Medical Minutes

June 6, 2022 at 9:56 a.m.
Eating prunes may reduce bone loss in postmenopausal women
Eating prunes may reduce bone loss in postmenopausal women

Prunes Pack Powerful Nutrient Punch

A prune or six a day may help keep inflammation at bay, according to a new study looking at daily prune consumption. It found eating nutrient-rich prunes every day may be beneficial to bone health and reduce inflammatory factors that contribute to osteoporosis.

Osteoporosis is a loss of bone strength caused by reduced mineral density in the bones.  Osteoporosis increases the risk of fracture, especially in older adults. Previous research has shown that the polyphenol extracts in prunes promote lower levels of oxidative stress and inflammation in a type of bone cell called osteoclasts. In a new study, researchers at Pennsylvania State University explored the effects of prunes on bone health after menopause.

Postmenopausal women with a bone mineral density score that was defined as low were divided into three groups. One group ate 50 grams of prunes (about six prunes) daily for 12 months. A second group ate 100 grams of prunes (about 12 prunes) daily for 12 months. A control group ate no prunes. The research team looked at blood samples taken from all volunteers before and after the trial and found significant reductions in inflammatory markers in both of the prune-eating groups compared to the control group.

“Our findings suggest that consumption of six to 12 prunes per day may reduce pro-inflammatory mediators that may contribute to bone loss in postmenopausal women. Thus, prunes might be a promising nutritional intervention to prevent the rise in inflammatory mediators often observed as part of the aging process,” said study first author Janhavi Damani with Pennsylvania State University, University Park, Pennsylvania.


Hidden Health Benefits of Golfing

While golfing was once known as the game of kings, the American Heart Association says you don’t have to be royalty or a professional player to reap health benefits from hitting the links at your local golf course. Studies suggest that regularly golfing (at least once per month) lowers the risk of death, especially among older adults.

Golfing can provide benefits such as stress reduction and regular exercise. Due to its social nature and typically slower, controlled pace, people of all ages and physical fitness levels can play the sport. “The regular exercise, time spent outside enjoying nature, social interaction and even the friendly competition of a round of golf are all elements that can foster mental and physical wellbeing,” said Dr. Donald M. Lloyd-Jones, who is the president of the American Heart Association and a professor at Northwestern University’s Feinberg School of Medicine in Chicago.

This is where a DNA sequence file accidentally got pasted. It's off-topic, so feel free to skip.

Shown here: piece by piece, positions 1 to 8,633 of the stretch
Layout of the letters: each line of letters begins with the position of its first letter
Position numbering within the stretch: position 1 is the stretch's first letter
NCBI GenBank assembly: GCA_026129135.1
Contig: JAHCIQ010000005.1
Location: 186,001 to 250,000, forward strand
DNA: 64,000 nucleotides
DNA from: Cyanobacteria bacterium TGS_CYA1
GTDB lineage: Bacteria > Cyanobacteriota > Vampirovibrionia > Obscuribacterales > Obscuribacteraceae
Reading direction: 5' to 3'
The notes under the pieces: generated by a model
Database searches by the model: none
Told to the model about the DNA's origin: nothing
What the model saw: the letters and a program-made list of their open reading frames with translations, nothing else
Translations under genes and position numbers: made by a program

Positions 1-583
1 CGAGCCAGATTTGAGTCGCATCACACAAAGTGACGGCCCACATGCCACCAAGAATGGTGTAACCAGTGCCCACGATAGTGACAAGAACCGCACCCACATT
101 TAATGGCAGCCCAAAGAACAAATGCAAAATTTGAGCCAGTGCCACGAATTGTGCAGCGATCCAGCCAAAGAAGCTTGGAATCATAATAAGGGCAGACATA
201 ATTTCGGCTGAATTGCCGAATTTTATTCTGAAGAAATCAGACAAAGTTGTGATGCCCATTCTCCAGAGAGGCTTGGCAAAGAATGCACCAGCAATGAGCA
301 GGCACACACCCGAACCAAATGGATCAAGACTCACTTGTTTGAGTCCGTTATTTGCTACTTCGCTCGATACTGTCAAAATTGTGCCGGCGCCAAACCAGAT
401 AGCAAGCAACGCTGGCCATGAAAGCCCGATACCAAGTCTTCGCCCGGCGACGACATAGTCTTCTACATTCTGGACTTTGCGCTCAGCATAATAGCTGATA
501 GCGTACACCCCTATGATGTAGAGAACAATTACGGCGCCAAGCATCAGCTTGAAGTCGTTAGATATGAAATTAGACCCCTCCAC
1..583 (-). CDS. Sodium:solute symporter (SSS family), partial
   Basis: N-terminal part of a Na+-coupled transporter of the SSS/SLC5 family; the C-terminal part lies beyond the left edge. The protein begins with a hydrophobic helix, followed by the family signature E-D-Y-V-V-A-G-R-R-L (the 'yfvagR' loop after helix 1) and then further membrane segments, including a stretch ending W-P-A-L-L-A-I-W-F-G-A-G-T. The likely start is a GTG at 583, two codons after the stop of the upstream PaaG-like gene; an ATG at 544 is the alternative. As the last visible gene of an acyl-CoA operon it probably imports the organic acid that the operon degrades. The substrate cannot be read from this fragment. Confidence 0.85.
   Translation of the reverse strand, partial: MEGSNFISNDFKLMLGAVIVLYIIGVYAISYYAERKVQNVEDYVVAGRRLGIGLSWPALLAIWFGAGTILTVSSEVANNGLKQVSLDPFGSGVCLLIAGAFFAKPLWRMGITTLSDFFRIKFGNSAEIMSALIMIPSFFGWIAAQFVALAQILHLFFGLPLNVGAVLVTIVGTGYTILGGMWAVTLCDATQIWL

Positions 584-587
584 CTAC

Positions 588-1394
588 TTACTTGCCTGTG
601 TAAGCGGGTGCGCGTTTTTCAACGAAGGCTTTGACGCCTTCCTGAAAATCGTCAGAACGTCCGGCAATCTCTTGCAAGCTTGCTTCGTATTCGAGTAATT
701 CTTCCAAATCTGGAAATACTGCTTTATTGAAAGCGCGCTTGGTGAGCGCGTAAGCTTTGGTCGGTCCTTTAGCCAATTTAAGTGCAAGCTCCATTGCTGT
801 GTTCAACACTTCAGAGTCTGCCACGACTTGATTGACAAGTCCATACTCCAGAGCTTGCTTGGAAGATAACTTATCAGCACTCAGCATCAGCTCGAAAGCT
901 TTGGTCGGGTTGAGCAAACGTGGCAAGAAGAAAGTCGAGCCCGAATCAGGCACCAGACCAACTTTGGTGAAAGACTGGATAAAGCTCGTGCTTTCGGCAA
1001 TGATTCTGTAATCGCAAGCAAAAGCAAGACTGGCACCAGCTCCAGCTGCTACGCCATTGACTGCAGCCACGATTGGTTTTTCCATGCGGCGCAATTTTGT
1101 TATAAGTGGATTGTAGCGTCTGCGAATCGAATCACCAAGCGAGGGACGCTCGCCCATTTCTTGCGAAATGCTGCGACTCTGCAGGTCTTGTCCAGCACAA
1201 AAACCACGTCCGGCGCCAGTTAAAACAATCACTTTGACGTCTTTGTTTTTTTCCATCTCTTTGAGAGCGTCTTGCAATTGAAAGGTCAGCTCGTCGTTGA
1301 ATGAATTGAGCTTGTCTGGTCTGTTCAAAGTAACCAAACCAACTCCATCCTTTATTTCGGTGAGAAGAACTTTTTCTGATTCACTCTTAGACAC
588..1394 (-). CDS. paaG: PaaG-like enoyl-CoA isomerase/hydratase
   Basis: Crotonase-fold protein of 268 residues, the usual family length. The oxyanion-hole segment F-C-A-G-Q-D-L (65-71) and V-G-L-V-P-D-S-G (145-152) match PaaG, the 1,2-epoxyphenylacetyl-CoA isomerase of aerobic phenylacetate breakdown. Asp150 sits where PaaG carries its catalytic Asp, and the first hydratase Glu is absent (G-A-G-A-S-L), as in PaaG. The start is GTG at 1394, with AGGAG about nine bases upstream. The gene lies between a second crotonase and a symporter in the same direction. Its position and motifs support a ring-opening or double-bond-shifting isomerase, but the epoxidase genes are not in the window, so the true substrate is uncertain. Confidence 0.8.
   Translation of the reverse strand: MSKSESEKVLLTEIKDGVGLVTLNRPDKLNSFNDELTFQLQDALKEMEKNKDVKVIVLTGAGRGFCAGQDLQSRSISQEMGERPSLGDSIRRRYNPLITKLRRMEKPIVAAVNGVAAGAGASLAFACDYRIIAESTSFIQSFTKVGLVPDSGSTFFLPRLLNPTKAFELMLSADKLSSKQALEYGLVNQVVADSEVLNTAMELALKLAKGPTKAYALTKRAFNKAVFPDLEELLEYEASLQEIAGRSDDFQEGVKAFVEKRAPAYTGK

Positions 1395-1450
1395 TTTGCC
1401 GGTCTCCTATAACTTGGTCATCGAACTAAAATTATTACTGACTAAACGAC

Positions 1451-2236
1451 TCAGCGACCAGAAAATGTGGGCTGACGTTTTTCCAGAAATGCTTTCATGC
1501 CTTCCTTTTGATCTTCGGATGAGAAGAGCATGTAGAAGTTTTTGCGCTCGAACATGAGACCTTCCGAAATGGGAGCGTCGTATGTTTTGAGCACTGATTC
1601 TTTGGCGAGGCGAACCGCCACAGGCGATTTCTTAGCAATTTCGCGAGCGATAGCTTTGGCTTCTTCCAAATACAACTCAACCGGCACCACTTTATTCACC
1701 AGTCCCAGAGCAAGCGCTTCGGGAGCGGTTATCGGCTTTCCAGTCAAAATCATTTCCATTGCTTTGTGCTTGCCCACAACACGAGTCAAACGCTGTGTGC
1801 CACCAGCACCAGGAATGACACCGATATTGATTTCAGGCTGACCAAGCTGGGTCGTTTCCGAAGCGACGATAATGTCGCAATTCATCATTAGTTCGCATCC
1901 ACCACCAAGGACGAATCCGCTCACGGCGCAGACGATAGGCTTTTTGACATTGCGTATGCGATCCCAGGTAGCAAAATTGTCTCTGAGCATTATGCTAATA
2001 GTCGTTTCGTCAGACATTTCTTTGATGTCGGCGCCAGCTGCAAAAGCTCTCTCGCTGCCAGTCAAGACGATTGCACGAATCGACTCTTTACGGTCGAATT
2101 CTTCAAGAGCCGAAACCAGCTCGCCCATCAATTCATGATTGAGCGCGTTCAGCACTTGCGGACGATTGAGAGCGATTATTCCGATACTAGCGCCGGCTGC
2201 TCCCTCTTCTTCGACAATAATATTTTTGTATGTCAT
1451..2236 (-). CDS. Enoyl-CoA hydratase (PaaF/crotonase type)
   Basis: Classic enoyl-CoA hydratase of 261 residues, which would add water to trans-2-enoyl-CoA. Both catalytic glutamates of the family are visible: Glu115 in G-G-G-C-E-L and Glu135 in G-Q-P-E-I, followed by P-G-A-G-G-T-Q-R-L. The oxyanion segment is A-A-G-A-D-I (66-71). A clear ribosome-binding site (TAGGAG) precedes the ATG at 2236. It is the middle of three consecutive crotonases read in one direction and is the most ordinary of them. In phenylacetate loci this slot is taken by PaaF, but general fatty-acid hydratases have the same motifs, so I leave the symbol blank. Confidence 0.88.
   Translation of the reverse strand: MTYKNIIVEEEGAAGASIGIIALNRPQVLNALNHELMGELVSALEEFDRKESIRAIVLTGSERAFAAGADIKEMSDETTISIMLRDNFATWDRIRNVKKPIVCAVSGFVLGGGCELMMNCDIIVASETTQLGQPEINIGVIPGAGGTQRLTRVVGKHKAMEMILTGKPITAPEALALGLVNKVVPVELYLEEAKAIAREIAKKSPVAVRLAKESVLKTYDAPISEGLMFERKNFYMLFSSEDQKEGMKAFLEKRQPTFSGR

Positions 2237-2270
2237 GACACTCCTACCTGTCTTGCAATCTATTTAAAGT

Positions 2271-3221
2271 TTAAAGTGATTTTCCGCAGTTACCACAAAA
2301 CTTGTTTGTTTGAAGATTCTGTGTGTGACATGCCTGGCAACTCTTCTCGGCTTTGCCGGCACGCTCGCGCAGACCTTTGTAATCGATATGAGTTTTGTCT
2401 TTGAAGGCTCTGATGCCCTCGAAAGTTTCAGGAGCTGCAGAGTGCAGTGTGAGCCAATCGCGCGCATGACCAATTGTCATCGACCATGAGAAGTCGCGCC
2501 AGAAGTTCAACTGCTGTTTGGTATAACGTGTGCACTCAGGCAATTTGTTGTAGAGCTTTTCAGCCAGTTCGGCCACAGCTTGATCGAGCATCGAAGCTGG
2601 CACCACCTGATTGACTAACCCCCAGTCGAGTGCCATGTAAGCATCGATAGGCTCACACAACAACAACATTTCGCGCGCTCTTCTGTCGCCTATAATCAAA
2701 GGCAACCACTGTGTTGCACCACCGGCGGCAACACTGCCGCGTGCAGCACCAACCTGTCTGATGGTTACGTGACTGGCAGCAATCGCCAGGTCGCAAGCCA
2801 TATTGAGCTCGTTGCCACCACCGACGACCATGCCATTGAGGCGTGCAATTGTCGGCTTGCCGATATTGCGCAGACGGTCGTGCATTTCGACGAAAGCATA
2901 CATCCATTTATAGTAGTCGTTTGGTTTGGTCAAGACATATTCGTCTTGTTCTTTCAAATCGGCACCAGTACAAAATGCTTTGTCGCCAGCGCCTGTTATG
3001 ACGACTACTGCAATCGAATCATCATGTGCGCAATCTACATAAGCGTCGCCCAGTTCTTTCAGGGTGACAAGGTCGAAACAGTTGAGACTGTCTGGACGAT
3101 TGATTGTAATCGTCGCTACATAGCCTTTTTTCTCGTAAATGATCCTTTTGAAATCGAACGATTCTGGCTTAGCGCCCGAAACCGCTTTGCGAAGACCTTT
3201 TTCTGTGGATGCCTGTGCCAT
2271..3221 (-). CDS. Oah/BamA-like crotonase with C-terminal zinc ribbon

He said the past couple of years have been hard and many adults picked up some unhealthy lifestyle behaviors, such as more eating and less physical activity. “I think golfing can offer a great opportunity to start venturing back out into an enjoyable activity that can feed our hearts and our souls,” said Dr. Lloyd-Jones.

For the study on golfing, researchers from the University of Missouri in Columbia, analyzed data from the Cardiovascular Health Study, a population-based observational study of risk factors for heart disease and stroke in adults 65 and older. Out of nearly 5,900 participants (average age 72), researchers identified nearly 400 regular golfers. During the 10-year follow-up period, death rates for golfers were significantly lower than for non-golfers.

A comprehensive review of research published in the British Journal of Sports Medicine analyzed more than 300 scientific studies, leading a panel of 25 public health experts to issue an international consensus statement, noting the health and social benefits of golf.

“The American Heart Association recommends most people get at least 150 minutes of moderate intensity exercise a week. Golfing qualifies as a moderate-intensity exercise, specifically if you are walking an 18-hole course, carrying your golf clubs,” said Dr. Lloyd-Jones.

He said golfing can increase your heart rate and blood flow, enhancing brain stimulation. “Even if you are riding in a cart and playing a short course of only 9 holes, you’re still being physically active, and we know any movement is better than none,” said Dr. Lloyd-Jones.

John Schieszer is an award-winning national journalist and radio and podcast broadcaster of The Medical Minute. He can be reached at

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